20 thoughts on “Geneva Bites – Japanese Concepts: The Ugly”

  1. 100% agree, this teaser concept is a horror. I used to so admire Honda, now look at it. It’s a modern tragedy.

  2. Plot lost about sums it up for Honda, not only the Civic. Very sad. It used to be my Japanese favourite.

  3. It used to be very much favourite – the late 90s especially. They had a beautifully consistent range. Now? One abomination of the other inside and out. And then they wonder why they can’t keep Swindon running at full clip. Bless.

  4. It is all very distressing. I constantly maintain that Honda lost its soul on 5 August 1991, even though Soichiro had demitted executive involvement long before.

    European sales have plummeted, and they don’t seem to care. The only car designed with even a nod towards Europe is the Civic, a whited supulchre bought mainly by the aged and oafs.

    The styling is like something from science fiction, the engineering beneath is way behind even what Opel are doing. I don’t expect much better from its successor, which – going by the concept – looks like a five door version of the horrible-looking coupe already on sale in the USA.

  5. The new Civic saloon (with a boot) is on sale here in North America already. Made in Canada. It has a much simpler front fascia and lights, no doubt for cost reasons, but the basic shape remains. We are advised that a hatchback for worldwide consumption, all being made in Swindon to efficiently utilize the factory capacity, will be here soon. Pictures show this thing here. Oh goody. There is no coupe on sale currently – the previous one was styled as competently as a grocery store own brand ice-cream carton. Plain cannot begin to describe it.

    The new coupe will look like this hatchback with a chopped wheelbase.

    Unlike the UK, the Civic sells well in Canada, the best selling car for 17 straight years. Why? Because it’s rugged and lasts. No surprises. No rusting, a durable good and it’s a cheap C$25K on the road for the most common model. Everyman’s car. But it’s an utter dog to drive compared a Mazda3.

    An upscale Civic is sold as the Acura ILX. It is uncompetitive with the Audi A3 in every way bar reliability and boot capacity.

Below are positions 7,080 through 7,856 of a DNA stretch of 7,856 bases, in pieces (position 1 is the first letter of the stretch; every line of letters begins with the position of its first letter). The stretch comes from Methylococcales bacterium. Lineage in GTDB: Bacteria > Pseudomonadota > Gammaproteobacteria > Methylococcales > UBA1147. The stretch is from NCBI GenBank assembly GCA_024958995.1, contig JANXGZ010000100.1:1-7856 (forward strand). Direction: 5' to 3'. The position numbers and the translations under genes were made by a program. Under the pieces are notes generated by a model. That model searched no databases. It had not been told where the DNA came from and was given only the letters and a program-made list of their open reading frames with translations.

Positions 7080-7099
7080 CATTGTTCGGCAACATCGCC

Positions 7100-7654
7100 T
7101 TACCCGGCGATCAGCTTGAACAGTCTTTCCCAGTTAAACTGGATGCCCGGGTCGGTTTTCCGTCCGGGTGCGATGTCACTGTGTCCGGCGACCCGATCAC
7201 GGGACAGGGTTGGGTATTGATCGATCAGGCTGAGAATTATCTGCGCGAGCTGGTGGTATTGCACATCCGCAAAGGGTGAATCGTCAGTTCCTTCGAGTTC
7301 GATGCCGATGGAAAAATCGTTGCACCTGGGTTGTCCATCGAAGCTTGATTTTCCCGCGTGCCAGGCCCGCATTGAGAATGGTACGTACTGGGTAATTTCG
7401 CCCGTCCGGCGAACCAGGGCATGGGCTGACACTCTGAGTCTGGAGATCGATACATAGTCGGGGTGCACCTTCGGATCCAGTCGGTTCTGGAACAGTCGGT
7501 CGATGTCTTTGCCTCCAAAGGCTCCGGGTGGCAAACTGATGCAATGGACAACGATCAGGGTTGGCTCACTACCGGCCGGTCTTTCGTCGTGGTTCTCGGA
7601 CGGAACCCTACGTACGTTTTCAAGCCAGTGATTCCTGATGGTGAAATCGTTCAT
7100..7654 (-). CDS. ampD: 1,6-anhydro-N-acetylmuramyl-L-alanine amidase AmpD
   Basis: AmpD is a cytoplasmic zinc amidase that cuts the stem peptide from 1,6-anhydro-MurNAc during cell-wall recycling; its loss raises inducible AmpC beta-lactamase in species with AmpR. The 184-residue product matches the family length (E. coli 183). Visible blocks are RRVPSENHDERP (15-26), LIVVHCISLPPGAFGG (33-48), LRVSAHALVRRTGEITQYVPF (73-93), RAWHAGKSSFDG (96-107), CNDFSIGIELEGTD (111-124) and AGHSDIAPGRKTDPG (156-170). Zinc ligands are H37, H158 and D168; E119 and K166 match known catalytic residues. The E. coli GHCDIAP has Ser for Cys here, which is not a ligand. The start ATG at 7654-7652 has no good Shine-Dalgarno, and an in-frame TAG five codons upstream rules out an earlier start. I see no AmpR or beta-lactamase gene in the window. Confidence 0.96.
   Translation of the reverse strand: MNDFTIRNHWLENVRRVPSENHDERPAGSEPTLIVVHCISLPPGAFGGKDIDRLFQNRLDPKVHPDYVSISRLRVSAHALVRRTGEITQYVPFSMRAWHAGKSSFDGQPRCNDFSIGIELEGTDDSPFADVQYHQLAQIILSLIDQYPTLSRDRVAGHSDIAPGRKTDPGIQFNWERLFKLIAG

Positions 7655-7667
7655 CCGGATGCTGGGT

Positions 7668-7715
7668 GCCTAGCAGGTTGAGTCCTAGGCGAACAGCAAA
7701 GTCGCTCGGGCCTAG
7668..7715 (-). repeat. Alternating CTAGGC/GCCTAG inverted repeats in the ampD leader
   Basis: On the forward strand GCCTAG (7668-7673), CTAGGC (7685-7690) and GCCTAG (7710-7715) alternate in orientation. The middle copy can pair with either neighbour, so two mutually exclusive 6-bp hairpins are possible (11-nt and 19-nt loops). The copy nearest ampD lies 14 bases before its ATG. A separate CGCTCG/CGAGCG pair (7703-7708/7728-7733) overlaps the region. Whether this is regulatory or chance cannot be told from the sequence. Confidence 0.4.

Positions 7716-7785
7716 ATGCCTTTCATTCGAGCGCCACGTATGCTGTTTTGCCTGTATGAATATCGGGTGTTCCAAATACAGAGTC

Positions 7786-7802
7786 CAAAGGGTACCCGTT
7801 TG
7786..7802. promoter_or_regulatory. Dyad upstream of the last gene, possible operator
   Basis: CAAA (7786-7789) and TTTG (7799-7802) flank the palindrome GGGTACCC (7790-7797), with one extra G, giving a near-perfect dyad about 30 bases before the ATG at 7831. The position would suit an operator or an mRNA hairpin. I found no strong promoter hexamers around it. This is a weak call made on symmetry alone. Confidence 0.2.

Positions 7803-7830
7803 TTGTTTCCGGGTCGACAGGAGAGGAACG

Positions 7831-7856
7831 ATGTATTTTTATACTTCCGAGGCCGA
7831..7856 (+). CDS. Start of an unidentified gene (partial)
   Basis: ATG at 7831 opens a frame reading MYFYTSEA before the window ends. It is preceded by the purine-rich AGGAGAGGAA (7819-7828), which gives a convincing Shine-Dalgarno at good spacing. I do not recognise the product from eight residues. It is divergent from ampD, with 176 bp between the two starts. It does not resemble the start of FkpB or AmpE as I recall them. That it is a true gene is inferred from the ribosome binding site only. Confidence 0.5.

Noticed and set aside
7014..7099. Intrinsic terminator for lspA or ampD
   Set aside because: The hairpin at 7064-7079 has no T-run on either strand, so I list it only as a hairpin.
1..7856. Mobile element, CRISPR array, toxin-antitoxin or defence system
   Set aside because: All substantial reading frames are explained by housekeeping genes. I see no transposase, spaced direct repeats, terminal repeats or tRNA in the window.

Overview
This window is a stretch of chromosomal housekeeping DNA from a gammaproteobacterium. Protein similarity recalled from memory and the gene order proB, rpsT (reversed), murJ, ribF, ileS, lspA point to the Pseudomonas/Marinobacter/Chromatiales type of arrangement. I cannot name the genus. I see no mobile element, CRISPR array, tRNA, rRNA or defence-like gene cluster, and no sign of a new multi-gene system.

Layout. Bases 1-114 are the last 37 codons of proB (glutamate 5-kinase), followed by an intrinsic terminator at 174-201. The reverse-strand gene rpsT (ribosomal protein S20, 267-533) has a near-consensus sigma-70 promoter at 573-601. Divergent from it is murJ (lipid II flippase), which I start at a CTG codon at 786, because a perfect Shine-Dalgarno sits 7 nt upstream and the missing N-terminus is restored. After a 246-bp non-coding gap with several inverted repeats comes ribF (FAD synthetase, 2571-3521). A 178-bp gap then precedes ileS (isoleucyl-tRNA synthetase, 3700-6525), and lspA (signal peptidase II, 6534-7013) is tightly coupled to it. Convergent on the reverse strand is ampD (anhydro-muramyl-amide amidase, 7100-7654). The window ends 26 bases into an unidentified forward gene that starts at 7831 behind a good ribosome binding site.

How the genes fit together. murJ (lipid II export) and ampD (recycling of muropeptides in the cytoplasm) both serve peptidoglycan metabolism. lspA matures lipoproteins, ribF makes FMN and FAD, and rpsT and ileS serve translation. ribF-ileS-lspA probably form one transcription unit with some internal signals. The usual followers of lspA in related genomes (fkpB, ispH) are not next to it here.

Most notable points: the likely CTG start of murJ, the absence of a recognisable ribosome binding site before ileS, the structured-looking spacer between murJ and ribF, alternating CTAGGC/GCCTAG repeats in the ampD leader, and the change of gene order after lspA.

No diesels from Audi anymore. Honda has never sold diesels here. Yes Honda lost their mojo about 20 years ago. It coincided with being the last major manufacturer to switch to galvanised sheet tin. Correlation? You decide. Ahem.

    1. Was the not the third last Accord quite nice? That places loss of Mojo around 2006.
      If we were being charitable we could mention the FCV. That was within living memory, circa 2010?
      Generally, I´d agree. Honda is not what it was and the Civic is simply bizarre but not in the French way where this is method underlying the apparent zaniness. The Civic is just plain odd and I can´t see any reason for this.

  6. Note the meaningless chrome upper window frame, as odd as a bald man with a huge beard. Chrome frames should be complete or on the lower edge of the window or they look upside-down.

    1. I do. Furthermore, it’s an opinion grounded in the fullest consideration of the strengths and weakness of every other possible opinion I could hold on the topic.
      Being a little more serious,a metal strip is most needed on the lower window rubber not on the top. Why place protection where it is needed least?

    2. Why indeed? I was just curious to have you expand on this point and was wondering whether the right place was determined by purely visual considerations and what the criteria were.
      I have to say I do pay more attention to the use of chrome/brightwork since you started mentioning it on a regular. Particularly on the Opel Astra.

    3. It´s a fair point. I think they put brightwork on rubber to keep it from curling and to keep it in position better and discovered it looked good. Also, I think a long time ago there were flanges around the window apertures which neeed protection and shiny metal strips did the job. Guttterless window did away with that in the late 80s. The need for protected rubber strips remained though Mercedes and Volvo proved very good at making this unneccessary. If one is going to be functionalist about it, the brightwork on the upper part of the frame is just a nod to the old days. The strip along the bottom of the window seems to have some functional justification as well as looking prettier. Now I come to think of it, a bright strip runnning along the waistline looks less top heavy than an inverted arch of chrome running over the top. It´s something I might need to produce a diagram on. I am glad the subject has raised your awareness. I think knee-jerk hatred of chrome and uquestioning adoration are extreme and the interest lies in the middle: chrome or no chrome on a case by case basis. I tend to find some brightwork helps and it probably always should be optional to let the customer decide.

    4. There’s no chrome on my car, and the rubber strips at the bottom of the windows are covered in moss. Both suit its character.

    5. There´s a car that is not asking for brightwork. It´s a super neat bit of work, that car. There was a very spanky version of the Vento, a Passat-rivalling velour interior with armrests and headrests and fine alloys. That one didn´t need brightwork either. Ditto the Peugeot 306.

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